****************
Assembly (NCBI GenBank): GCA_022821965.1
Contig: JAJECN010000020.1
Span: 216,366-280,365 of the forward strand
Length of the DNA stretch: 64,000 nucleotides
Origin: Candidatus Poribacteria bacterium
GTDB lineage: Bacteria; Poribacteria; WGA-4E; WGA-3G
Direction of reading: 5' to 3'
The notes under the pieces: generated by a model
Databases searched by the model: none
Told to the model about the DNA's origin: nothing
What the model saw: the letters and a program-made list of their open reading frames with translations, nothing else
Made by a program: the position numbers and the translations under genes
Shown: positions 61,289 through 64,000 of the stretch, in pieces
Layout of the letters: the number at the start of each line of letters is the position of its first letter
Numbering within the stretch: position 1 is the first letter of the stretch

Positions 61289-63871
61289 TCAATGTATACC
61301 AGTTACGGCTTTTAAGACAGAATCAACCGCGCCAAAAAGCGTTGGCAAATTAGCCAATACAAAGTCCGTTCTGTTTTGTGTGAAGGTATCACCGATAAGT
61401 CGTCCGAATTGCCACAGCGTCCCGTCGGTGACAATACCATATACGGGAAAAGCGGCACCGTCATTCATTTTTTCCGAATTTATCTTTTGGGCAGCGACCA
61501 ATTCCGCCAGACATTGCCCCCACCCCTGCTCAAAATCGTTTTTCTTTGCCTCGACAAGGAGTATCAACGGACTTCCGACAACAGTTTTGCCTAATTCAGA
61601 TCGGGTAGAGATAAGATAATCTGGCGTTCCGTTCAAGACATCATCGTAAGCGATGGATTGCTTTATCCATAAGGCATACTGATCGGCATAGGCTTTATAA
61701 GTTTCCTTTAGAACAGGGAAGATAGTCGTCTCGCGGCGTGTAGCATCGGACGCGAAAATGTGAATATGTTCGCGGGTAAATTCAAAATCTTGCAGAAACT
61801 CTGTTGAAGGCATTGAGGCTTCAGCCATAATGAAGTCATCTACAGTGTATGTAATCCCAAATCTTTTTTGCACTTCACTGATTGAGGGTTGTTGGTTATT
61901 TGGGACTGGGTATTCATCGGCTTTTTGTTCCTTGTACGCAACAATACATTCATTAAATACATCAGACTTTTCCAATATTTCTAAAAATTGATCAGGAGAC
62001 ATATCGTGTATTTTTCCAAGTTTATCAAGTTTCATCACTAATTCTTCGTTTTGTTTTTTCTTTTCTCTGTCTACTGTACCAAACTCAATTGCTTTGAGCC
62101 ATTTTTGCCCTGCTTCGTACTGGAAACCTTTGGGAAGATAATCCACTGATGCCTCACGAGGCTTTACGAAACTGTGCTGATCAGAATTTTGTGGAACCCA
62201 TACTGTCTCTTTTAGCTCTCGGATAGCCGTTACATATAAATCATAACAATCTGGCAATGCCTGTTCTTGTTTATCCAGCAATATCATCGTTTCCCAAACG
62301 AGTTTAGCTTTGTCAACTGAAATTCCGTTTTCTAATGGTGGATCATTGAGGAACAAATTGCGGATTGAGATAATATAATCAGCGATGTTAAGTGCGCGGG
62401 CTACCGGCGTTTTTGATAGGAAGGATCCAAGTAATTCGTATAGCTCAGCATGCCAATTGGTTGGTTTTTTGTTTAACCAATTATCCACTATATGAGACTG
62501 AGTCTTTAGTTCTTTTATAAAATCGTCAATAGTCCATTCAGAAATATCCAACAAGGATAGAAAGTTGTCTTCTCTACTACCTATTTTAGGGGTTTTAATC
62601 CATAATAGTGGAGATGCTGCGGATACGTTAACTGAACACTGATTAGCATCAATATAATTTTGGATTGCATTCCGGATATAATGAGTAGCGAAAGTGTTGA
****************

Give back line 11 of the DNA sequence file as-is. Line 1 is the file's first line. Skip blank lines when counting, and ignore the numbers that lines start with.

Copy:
What the model saw: the letters and a program-made list of their open reading frames with translations, nothing else